Comedy in Seven Short Lessons: A Writer Wednesday Post

March 6th, 2013 | Posted by Irene in Uncategorized

Larry David, iPad art & all text
ⓒ Irene O’Garden 2013

To listen to this post, please click here: Comedy in Seven Short Lessons

Folks who know me know I pay attention to my dreams. (A theatre piece and a 17- minute cantata are just two of the many fruits I have gathered from this practice.)  Last night brought me such a clear, funny and instructive dream, I thought you might enjoy it.

I dream that Larry David (Seinfeld, Curb Your Enthusiasm) is informally teaching  me about comedy. “Comedy Rabbi,” I think, which makes him laugh.

“Life is funny,” he says. “Don’t go making a work of art out of it. It’s funny. It’s not a procedure.” I laugh.

I am staying at his small, surprisingly humble house. The bathroom fixtures are– and here Larry David interrupts to say “I come into your dream to offer my pearls of comic wisdom and you want to talk bathroom fixtures?” I laugh. “My point exactly,” he says. “Comedy is unexpected.”

(But just to let you know? The towel racks and tissue holder are white extruded plastic from the 70’s. )

In the guest room, I see touching photographs of his family members from the shtetl to the forties. He clearly values and remembers his roots. By this he means: don’t lose touch with the real, with what needs honoring or healing.

At dinner with him and friends, I improvise a character. Their laughter is uproarious and I elaborate, to much hilarity. Afterwards I can’t wait to get back to my room to write it down. But Larry follows, postively pestering me with questions about himself. “ So did you really like my show? Tell me what you remember best. How did I look?” I wish he’d go. I want to write down this great material. A moment. Then I laugh.  “Frustration,” he nods. “Classic fodder for comedy.”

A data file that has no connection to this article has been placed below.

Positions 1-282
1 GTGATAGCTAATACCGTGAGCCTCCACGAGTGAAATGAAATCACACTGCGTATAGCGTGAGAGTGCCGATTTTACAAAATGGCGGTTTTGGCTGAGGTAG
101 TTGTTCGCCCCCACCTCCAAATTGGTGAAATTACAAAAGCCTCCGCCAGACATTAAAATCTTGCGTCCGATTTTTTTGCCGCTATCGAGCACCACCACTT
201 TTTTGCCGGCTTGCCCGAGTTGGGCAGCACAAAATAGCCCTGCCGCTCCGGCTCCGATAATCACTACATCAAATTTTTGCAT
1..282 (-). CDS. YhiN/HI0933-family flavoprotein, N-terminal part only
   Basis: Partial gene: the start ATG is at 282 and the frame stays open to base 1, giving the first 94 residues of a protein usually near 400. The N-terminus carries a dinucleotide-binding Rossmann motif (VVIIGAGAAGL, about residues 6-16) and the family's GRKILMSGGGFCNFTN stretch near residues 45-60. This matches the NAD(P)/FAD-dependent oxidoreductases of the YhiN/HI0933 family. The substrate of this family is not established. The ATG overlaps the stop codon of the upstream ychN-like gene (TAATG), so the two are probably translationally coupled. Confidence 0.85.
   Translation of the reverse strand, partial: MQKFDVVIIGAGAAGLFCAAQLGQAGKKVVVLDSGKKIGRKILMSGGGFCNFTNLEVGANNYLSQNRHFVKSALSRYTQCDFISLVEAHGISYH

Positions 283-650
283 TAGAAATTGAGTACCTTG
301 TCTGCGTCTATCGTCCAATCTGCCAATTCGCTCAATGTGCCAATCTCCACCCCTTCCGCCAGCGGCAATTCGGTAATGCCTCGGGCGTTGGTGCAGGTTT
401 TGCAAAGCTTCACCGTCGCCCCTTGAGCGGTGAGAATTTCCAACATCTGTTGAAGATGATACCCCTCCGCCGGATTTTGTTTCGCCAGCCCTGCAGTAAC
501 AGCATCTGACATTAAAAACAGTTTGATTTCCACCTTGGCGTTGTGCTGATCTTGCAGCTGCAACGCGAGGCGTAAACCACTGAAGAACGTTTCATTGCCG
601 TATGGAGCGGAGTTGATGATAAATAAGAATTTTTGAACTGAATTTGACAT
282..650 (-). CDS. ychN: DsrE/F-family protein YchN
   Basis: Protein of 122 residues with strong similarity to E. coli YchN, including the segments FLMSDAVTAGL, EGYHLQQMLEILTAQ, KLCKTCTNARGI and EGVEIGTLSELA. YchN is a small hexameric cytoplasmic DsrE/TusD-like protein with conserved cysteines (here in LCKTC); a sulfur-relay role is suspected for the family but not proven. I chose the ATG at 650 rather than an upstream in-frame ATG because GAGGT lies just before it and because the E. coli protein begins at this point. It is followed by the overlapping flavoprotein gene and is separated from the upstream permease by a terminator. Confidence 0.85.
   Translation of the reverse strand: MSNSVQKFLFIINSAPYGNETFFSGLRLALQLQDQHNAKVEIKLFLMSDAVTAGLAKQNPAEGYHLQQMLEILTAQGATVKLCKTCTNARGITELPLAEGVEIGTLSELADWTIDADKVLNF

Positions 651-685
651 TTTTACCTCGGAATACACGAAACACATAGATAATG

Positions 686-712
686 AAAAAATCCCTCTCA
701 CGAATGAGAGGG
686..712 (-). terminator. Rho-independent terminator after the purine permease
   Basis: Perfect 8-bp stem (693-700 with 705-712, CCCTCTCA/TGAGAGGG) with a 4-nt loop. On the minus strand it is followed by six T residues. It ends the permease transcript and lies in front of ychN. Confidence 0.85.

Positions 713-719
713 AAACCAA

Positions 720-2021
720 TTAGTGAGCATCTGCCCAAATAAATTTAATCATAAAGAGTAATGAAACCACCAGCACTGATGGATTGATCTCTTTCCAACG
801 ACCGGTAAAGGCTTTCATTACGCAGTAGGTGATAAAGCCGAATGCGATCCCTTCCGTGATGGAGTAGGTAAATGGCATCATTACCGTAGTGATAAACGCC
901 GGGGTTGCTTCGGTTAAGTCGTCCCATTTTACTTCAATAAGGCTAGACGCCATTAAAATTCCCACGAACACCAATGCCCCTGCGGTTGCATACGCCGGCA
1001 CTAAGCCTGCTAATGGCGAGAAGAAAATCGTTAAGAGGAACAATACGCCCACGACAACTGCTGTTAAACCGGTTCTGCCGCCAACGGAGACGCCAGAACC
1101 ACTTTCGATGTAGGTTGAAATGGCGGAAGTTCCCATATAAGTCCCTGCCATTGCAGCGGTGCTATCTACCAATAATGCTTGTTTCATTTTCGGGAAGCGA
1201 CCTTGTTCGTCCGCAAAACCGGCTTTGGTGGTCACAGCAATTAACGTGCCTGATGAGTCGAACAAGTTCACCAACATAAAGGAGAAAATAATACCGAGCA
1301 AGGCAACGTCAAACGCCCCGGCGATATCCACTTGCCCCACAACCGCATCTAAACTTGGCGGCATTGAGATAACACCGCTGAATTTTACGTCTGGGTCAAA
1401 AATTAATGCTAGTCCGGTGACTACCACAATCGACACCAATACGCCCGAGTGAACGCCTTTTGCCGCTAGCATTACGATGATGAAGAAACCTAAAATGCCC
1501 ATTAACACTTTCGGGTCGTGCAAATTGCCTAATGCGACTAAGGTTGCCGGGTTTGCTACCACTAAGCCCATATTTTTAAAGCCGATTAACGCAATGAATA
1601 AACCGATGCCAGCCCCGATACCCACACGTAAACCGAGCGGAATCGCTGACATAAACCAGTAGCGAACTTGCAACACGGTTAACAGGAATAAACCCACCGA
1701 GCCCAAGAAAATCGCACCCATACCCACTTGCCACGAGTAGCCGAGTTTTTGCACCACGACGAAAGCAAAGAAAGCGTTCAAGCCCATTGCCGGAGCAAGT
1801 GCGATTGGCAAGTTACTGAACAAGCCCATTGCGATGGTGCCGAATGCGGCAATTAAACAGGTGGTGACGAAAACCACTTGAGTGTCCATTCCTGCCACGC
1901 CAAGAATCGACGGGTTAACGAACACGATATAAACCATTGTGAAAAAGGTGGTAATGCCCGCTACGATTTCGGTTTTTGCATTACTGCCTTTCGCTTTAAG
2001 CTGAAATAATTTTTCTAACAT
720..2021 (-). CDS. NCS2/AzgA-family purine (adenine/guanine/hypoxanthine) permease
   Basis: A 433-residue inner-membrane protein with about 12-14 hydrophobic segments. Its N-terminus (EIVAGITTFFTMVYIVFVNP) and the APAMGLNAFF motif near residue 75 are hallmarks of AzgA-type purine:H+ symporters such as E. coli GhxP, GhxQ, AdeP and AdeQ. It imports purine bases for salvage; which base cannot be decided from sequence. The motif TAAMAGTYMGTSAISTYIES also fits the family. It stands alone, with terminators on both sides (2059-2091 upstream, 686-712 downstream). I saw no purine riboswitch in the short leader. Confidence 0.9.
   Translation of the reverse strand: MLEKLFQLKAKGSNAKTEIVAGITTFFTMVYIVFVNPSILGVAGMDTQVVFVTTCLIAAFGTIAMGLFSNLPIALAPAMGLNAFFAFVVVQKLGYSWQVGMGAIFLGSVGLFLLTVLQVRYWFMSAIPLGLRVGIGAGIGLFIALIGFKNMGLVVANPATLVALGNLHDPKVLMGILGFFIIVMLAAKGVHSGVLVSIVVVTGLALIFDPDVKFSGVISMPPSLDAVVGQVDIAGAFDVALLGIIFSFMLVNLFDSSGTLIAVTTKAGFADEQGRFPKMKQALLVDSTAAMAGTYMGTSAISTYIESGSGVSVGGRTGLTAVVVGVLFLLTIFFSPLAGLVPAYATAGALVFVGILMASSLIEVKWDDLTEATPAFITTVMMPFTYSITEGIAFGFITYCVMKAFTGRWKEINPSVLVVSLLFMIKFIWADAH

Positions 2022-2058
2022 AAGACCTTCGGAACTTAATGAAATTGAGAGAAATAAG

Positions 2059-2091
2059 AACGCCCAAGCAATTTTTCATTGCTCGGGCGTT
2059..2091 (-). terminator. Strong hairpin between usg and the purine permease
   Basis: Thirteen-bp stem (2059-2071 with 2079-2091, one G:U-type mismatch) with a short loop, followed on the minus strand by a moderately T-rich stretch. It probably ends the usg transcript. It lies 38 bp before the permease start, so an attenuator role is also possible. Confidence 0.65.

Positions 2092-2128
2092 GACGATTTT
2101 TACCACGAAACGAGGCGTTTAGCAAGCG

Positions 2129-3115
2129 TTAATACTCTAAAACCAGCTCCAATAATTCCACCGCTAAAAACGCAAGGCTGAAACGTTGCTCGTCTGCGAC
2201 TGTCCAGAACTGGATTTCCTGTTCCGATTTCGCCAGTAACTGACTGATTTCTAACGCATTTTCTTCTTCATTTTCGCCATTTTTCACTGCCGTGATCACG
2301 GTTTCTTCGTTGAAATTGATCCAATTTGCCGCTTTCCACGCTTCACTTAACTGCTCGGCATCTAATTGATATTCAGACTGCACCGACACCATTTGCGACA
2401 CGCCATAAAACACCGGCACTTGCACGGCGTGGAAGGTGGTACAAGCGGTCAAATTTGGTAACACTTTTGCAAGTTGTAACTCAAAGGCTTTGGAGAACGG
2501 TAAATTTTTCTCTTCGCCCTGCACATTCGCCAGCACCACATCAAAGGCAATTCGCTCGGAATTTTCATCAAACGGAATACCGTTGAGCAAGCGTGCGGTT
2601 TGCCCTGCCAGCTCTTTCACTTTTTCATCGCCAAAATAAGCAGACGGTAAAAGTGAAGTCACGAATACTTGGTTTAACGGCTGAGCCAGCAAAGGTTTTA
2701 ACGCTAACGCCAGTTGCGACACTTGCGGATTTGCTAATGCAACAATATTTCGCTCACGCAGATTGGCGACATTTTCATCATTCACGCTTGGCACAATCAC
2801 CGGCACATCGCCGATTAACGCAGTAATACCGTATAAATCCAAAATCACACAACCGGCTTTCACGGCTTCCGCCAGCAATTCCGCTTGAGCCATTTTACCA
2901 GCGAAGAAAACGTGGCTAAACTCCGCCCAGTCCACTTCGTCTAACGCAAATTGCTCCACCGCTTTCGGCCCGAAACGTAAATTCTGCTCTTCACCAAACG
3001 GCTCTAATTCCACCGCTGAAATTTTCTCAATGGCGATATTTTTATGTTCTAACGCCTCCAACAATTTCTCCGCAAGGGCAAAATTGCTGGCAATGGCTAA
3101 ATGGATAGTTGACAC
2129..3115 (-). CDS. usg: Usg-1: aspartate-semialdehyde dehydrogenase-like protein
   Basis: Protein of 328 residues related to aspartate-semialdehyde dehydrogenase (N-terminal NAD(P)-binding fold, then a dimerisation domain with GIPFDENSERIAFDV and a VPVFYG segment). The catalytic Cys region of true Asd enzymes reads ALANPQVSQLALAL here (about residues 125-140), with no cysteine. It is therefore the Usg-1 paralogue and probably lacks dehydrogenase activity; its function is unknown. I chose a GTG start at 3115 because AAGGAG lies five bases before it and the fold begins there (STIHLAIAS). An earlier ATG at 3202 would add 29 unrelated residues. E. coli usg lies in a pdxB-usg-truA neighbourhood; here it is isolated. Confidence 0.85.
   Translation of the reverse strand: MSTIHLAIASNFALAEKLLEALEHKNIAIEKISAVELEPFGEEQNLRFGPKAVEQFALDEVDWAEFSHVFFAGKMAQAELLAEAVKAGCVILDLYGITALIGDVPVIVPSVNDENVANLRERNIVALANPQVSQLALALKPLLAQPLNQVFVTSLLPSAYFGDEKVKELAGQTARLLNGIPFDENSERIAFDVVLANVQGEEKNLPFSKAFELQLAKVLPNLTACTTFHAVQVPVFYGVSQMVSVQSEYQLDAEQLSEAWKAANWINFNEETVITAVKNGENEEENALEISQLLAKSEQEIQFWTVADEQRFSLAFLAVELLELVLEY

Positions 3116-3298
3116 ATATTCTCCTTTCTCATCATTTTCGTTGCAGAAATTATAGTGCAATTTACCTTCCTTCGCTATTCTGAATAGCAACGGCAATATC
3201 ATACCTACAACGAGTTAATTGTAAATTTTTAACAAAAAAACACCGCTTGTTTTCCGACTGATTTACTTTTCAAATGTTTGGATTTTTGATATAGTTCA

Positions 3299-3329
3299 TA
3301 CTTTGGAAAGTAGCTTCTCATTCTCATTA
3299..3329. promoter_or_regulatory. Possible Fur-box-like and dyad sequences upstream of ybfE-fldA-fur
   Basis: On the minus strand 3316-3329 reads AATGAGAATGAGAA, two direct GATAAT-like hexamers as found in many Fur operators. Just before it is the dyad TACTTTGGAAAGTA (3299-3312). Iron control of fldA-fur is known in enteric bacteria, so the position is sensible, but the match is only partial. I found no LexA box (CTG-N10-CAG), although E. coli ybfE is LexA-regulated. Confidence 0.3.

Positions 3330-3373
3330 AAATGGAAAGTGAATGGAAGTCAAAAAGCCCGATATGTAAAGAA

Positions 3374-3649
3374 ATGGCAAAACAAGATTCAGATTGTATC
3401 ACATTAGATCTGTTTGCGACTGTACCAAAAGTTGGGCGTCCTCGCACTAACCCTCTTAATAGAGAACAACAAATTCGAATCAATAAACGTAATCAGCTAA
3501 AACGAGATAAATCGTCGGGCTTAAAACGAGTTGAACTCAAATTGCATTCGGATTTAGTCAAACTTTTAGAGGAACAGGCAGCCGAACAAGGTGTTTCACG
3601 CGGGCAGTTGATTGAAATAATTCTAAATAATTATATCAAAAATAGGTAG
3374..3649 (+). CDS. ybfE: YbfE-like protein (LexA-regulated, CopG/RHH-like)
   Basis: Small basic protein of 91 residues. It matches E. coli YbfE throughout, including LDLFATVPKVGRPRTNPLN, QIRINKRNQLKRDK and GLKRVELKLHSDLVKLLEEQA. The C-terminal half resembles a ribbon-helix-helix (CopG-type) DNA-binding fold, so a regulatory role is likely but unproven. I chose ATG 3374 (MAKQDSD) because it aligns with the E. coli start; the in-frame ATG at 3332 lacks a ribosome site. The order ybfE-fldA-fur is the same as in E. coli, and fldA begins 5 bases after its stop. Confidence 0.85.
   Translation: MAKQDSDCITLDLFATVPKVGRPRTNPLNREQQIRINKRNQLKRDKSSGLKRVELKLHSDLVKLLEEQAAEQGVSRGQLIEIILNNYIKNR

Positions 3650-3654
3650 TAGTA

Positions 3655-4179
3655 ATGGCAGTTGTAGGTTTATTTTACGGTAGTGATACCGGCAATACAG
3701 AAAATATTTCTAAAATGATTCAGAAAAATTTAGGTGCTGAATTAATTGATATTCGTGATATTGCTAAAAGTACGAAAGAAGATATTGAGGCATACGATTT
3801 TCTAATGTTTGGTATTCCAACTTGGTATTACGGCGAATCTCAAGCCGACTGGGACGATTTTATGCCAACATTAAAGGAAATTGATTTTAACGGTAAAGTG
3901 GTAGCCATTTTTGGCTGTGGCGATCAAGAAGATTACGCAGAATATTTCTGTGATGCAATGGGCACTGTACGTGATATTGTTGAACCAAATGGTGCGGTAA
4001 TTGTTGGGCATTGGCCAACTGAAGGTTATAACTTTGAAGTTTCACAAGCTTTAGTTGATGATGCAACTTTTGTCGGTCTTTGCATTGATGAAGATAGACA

I still want to write, and the longer I spend with him, the less of the character I remember.  But he wants to talk, so I decide to let it go. The minute I do, he says, “Yes. The best comedy loves and builds community.”

I realize that if this character is important, she will come back to me. Larry responds, “Yup. The best comedy builds trust in the universe.”

On awakening I marveled once again how concise and entertaining our dreaming selves can be.  Not only some good writing instruction, but a sly reminder not to take myself so seriously.  As for that character? I’ll bet she turns up somewhere, because we all know that the best comedy has a happy ending.

 

 

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  • This was very timing for me! Thanks for sharing! :o)

    • Dear Wilma–realized I had not replied–so happy this hit at a good time for you! thanks for reading!

  • Cathy Gonick

    Hmm. Synchronistically, I was just speaking with a feng shui practitioner who told me that right now – the 3 week interseason between winter and spring – is a great time to just “let it go” and also to laugh, like a child. It’s the energy of spring on its way!

  • Scott Laughead

    I really think Larry David himself came to you in this dream. You found his soul – beneath that sardonic personality he promotes and uses to protect himself. I love the moment that you allowed the human interaction with Larry to take precedence over the need to memorialize your improvisation. SHE will come back to your consciousness. She’s always been here. She is here now. She will always be here. And I can’t wait to experience HER.

    • Look forward to a shared experience sometime soon

  • Debra Griner

    That’s hysterical, Irene! I laughed out loud! What an amazing dream. Who knew you were channeling Larry David! Ha!

    • Thanks, cutie! I can hear your wonderful laugh even now!

  • Ro

    What joy and cosmic insights! This was absolutely wonderful fun.

  • I do hope you sent a copy to Larry David!

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